The North American Meat Institute (NAMI) and its Foundation are joining together with more than 150 major food companies, retailers, and human and animal health stakeholders at the White House Forum on Antibiotic Stewardship in an effort to implement changes over the next five years to slow the emergence of antibiotic-resistant bacteria, detect resistant strains, preserve the efficacy of our existing antibiotics, and prevent the spread of resistant infections.
“The White House event is an important opportunity to bring together leaders from human and animal medicine to address one of the most complex challenges facing medical doctors and veterinarians,” said NAMI President and CEO Barry Carpenter. “We hope it will foster a stronger understanding of antibiotic resistance and help lead to meaningful steps to best ensure both human and animal health.”
NAMI has taken an active leadership role in addressing and communicating the issue of antibiotic use and resistance to respond to customer and consumer concerns and remains committed to continuing those communications efforts, which includes messaging to our consumers, retail and foodservice customers, and the scientific community.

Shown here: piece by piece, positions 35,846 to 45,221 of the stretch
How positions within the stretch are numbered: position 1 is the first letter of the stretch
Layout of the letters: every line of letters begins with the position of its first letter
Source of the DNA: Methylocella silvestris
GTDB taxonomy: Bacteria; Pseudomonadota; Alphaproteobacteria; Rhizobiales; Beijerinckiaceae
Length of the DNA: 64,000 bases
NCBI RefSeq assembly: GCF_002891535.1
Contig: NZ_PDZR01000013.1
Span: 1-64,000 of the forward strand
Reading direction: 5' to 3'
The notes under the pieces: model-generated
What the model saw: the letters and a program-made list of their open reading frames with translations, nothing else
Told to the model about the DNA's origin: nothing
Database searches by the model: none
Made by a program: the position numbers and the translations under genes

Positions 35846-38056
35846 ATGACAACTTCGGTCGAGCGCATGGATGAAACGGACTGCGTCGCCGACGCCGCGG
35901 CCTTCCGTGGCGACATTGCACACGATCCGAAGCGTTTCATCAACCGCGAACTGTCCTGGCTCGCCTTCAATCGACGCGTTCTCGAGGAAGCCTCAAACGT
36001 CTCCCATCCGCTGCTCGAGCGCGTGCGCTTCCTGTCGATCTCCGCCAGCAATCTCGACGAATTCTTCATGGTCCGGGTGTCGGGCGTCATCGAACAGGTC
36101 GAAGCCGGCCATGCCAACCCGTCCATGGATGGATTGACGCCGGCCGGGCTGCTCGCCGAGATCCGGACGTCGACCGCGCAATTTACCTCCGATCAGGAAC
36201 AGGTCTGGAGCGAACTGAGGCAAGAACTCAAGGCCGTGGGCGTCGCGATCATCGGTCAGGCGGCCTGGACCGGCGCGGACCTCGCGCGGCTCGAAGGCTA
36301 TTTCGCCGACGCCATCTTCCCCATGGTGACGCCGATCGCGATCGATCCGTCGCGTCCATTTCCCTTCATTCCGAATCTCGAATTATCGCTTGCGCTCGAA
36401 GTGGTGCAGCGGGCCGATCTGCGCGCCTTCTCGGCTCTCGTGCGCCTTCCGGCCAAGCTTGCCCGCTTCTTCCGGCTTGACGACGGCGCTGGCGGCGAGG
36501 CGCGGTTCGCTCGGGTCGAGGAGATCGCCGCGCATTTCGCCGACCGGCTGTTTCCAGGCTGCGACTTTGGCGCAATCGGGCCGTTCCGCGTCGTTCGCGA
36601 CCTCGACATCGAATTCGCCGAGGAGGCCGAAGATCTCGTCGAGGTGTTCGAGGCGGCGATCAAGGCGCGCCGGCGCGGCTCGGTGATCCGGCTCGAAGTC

NAMI supports ongoing and future research for therapeutic options and further understanding how antimicrobial resistance is developed and transmitted among humans, animals, and other living organisms. Since 2012, the Meat Institute has supported the development of an antibiotic stewardship program for food animal production systems. NAMI is committed to working with producer groups, allied stakeholders, pharmaceutical companies, and animal health professionals to achieve these objectives.
In addition, the North American Meat Institute Foundation has supported research that reduced and ultimately eliminated multidrug-resistant pathogens from meat and poultry products. The Foundation is committed to continuing to work with USDA to develop actionable research priorities in the area of antibiotic use and resistance. The Foundation will also continue funding research and developing educational programs to address this area, as recommended by its Research Advisory Committee.
“Consumer health is the driving force in the production of meat and poultry products, which not only includes offering nutrient dense protein food products but also improving and maintaining the safety of meat and poultry our industry produces,” said Betsy Booren, Foundation president. “For that reason, we are committed to addressing the concerns pertaining to antimicrobial resistance.”